Kingdom of Dublin

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Kingdom of Dublin
Dyflin / Duibhlinn

839–1171
Maximum extent of Dublin (pink) and other Norse settlements (green) in Ireland.
Capital Dublin
Languages Old Norse,
Old and Middle Irish
Religion Norse paganism
Celtic Christianity
Roman Catholicism
Government Monarchy
King
 -  839–845 (first) Thorgest
 -  1160–1171 (last) Ascall mac Ragnaill
History
 -  Established 839
 -  Disestablished 1171

The Vikings invaded the territory around Dublin in the 9th century, establishing the Norse Kingdom of Dublin, the earliest and longest-lasting Norse kingdom in the British Isles, excepting the Kingdom of Mann and the Isles. This corresponded to most of present-day County Dublin. The Norse referred to the kingdom as Dyflin, which is derived from Irish Dubh Linn, meaning "black pool". The first reference to the Vikings comes from the Annals of Ulster and the first entry for 841 AD reads: "Pagans still on Lough Neagh". It is from this date onwards that we get references to ship fortresses or longphorts being established in Ireland. It may be safe to assume that the Vikings first over-wintered in 840–841 AD. The actual location of the longphort of Dublin is still a hotly debated issue. Norse rulers of Dublin were often co-kings, and occasionally also Kings of Jórvík in what is now Yorkshire.

Over time, the rulers of Dublin became increasingly Gaelicized. They began to exhibit a great deal of Gaelic and Norse cultural syncretism, and are often referred to as Norse-Gaels.

The extent of the kingdom varied, but in peaceful times it extended roughly as far as Wicklow (Wykinglo) in the south, Glen Ding near Blessington, Leixlip (Lax Hlaup) west of Dublin, and Skerries, Dublin (Skere) to the north. The Fingal area north of Dublin was named after the Norse who lived there.

In 988, Máel Sechnaill mac Domnaill led the initial Irish conquest of Dublin. As a result the founding of Dublin is counted by some from the year 988, although a village had existed on the site of Dublin since before the Roman occupation of Great Britain nearly a thousand years earlier. Máel Sechnaill mac Domnaill was dethroned by Brian Boru (1002–1014).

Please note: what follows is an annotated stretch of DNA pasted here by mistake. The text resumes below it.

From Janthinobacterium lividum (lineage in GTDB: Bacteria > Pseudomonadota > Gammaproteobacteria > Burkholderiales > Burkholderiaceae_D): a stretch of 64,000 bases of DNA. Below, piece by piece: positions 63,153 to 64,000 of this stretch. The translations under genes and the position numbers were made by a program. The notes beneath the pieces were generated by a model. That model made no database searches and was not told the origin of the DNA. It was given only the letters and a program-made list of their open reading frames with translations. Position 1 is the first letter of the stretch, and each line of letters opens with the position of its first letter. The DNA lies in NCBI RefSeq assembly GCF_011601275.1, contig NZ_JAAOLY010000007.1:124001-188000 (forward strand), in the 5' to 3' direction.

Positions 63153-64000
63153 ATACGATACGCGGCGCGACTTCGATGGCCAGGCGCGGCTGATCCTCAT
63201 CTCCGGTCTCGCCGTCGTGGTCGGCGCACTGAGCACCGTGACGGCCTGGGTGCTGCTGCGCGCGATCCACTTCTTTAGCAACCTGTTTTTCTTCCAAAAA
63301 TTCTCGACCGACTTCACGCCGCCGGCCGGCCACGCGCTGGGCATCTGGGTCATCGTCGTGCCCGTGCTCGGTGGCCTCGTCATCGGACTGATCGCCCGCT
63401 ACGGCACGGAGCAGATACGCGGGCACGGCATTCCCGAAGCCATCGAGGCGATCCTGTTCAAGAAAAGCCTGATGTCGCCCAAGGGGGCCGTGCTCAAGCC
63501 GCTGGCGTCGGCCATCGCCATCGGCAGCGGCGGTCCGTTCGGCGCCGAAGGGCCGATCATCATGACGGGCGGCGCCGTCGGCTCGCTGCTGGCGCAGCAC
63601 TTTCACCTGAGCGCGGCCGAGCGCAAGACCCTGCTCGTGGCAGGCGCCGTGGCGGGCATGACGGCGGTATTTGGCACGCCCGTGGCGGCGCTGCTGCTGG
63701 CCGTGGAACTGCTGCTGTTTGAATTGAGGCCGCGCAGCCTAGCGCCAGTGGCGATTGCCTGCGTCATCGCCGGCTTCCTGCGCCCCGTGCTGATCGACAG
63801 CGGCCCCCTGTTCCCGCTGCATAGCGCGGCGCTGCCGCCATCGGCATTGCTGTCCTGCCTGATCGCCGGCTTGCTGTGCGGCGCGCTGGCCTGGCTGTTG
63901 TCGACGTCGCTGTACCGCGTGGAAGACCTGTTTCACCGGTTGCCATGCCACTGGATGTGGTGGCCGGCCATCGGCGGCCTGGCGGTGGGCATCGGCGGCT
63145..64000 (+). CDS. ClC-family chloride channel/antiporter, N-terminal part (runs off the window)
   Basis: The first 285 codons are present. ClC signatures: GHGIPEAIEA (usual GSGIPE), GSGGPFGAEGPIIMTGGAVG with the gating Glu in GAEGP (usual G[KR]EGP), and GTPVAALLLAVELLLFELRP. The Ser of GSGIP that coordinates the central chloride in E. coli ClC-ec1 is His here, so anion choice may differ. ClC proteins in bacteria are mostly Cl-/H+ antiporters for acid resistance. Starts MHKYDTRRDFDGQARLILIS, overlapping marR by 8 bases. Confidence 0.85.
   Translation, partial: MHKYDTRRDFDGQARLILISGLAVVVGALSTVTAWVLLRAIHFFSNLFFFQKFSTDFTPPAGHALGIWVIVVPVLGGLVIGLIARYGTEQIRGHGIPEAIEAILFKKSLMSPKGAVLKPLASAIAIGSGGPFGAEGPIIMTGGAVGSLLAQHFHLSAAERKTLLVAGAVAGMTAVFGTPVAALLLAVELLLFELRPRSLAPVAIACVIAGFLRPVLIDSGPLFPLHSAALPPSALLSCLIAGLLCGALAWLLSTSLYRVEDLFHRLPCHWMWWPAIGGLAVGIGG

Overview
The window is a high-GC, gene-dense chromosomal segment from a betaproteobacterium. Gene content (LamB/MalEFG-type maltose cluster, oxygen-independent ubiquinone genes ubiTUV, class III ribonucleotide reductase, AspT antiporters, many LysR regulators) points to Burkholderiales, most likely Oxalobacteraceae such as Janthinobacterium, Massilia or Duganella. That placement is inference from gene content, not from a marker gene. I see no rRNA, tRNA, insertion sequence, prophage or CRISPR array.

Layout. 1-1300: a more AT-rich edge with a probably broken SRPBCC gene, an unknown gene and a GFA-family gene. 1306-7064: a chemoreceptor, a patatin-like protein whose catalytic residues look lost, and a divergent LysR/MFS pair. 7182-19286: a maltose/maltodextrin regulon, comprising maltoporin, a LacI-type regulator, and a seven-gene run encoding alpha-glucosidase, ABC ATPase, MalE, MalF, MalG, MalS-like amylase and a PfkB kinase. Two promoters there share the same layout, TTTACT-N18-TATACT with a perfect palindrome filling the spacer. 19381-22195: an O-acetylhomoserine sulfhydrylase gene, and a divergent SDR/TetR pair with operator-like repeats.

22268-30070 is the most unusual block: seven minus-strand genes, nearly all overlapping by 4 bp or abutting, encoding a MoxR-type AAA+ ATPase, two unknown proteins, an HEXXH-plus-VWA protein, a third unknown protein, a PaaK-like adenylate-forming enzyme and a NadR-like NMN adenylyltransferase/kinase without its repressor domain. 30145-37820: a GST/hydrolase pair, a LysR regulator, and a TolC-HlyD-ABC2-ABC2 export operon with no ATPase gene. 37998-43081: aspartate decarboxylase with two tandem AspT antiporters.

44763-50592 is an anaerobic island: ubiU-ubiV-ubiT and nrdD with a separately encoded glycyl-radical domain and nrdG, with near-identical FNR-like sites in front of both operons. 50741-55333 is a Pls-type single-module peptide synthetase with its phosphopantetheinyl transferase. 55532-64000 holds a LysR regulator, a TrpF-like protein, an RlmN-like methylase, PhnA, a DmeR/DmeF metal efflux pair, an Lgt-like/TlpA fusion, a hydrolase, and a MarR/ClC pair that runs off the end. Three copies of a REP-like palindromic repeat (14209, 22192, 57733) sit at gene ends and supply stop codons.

In the mid 11th century, the Kingdom of Leinster began exerting influence over Dublin, but its kings remained Norse-Gaels until the Norman invasion of 1171. Though the last Norse king of Dublin was killed by the Normans in 1171, the population of the city retained their distinctiveness based on their origins for some further generations.

Norse Kings[edit]

Ruler Reign Notes
Amlaíb Conung 853–873 brother of Ímar and Auisle
Ímar 856–873
Auisle 853–867
Eystein Olafsson 873–875
Halfdan 873/875–877
Barid 875/877–881
Mac Auisle 881–883
Eoloir Jarnknesson unclear
Sichfrith Ivarsson c. 883–888
Sigtrygg (Sitric) Ivarsson 888–893
Sichfrith Jarl 893–894
Ímar ua Ímair 896–902
Dublin abandoned by the Norse from 902 to 917.
Sihtric ua Ímair (a.k.a. Sihtric Cáech) 917–921 defeated Niall Glundub; also king of Jórvík
Gofraid ua Ímair 921–934 grandson of Ímar
Olaf III Guthfrithson 934–940 son of Gofraid ua Ímair
Blácaire mac Gofrith 940–945
Sigtrygg (Sitric)[citation needed] 941–943
Amlaíb Cuarán 945–947
Blácaire mac Gofrith 947–948 restored
Gofraid mac Sitriuc 948–951
Amlaíb Cuarán 952–980 restored
Glúniairn 980–989
Ivar of Waterford or Sigtrygg Silkbeard 989–993
Ivar of Waterford 994–995
Sigtrygg (Sitric) Silkbeard Olafsson 995–1036
Echmarcach mac Ragnaill 1036–1038
Ímar mac Arailt 1038–1046
Echmarcach mac Ragnaill 1046–1052
Murchad mac Diarmata mac Mael na mBo 1052–1070
Diarmait mac Mail na mBo 1070–1072
Domnall mac Murchada mac Diarmata 1070–1072
Gofraid mac Amlaíb meic Ragnaill 1072–1075
Muirchertach Ua Briain 1075–1086
Enna mac Diarmata mac Mael na mBo 1086–1089
Donnchad mac Domnail Remair mac Mael na mBo 1086–1089
Godred Crovan after1091–1094
Domnall mac Taidc Ua Briain c.1094–1102
Magnus Barefoot 1102–1103
Domnall mac Taidc Ua Briain 1103–11?? restored
Donnchad mac Murchada mac Diarmata  ????–1115
Diarmat mac Enna 1115–1117
Enna mac Donnchada mac Murchada 1118–1126
Conchobair mac Tiorrdelbach Ua Conchobair 1126–1127
Torcall fl.1133
Conchobair Ua Briain 1141–1142
Ottir 1142–1148 from the Hebrides
Ragnall mac Torcaill 11??–1146
Brotar mac Torcaill 1148–1160
Ascall mac Ragnaill 1160–1171 deposed in 1170, killed in 1171 attempting to regain Dublin

See also[edit]

References[edit]